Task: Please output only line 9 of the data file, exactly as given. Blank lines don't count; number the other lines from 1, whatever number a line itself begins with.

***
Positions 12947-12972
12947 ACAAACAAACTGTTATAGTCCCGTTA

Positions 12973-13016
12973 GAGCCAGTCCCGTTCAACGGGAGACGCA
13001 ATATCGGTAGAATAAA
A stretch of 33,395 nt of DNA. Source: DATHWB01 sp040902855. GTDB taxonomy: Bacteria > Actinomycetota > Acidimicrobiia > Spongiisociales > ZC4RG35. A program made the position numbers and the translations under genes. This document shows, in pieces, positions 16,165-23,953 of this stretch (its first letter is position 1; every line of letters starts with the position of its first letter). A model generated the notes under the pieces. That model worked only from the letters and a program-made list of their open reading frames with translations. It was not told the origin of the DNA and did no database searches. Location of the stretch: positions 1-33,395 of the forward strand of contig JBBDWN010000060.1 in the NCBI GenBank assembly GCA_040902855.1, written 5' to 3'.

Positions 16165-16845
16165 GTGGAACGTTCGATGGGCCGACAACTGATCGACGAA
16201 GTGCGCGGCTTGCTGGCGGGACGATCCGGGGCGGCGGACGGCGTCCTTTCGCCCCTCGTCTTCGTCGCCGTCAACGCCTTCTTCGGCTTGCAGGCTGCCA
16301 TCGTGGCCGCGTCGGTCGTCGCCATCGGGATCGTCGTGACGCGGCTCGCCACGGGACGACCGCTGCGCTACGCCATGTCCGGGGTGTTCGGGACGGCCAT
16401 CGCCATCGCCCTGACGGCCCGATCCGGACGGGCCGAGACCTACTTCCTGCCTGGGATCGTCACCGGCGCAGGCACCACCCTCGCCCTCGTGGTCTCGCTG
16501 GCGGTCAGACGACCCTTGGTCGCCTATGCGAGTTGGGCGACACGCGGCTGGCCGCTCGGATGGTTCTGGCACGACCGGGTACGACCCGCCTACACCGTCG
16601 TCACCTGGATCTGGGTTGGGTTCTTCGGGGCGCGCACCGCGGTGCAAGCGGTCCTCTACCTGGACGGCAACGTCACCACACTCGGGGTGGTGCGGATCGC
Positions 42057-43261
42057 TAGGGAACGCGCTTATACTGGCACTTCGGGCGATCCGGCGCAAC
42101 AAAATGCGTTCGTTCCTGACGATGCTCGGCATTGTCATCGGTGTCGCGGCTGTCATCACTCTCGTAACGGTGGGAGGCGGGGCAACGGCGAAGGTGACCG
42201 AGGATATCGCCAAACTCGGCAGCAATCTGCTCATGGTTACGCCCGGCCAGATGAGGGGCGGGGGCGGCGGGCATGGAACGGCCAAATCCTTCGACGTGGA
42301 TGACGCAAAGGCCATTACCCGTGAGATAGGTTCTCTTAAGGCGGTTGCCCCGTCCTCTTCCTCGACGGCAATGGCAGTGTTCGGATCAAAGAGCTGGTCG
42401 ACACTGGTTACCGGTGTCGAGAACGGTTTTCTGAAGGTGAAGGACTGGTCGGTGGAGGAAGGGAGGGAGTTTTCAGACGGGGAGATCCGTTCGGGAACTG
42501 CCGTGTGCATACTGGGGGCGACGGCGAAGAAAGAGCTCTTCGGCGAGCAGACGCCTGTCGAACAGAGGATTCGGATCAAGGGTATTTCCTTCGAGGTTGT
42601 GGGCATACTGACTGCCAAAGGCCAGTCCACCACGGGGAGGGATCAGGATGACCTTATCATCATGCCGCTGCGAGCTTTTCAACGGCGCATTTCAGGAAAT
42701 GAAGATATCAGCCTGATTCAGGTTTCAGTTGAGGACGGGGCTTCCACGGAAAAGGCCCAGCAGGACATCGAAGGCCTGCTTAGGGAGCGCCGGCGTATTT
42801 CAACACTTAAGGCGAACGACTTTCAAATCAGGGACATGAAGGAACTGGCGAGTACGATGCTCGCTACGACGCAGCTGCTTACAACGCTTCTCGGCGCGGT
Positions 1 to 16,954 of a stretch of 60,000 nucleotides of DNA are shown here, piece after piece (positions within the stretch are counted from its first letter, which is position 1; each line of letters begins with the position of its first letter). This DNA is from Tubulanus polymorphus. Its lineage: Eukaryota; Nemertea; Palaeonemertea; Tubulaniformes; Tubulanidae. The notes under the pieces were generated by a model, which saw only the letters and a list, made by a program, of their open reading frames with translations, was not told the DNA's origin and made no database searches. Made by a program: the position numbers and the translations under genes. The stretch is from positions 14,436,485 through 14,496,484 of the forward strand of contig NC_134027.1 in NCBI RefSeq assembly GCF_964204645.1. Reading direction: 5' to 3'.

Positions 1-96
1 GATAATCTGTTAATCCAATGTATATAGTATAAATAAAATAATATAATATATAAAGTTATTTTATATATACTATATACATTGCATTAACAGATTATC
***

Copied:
16201 GTGCGCGGCTTGCTGGCGGGACGATCCGGGGCGGCGGACGGCGTCCTTTCGCCCCTCGTCTTCGTCGCCGTCAACGCCTTCTTCGGCTTGCAGGCTGCCA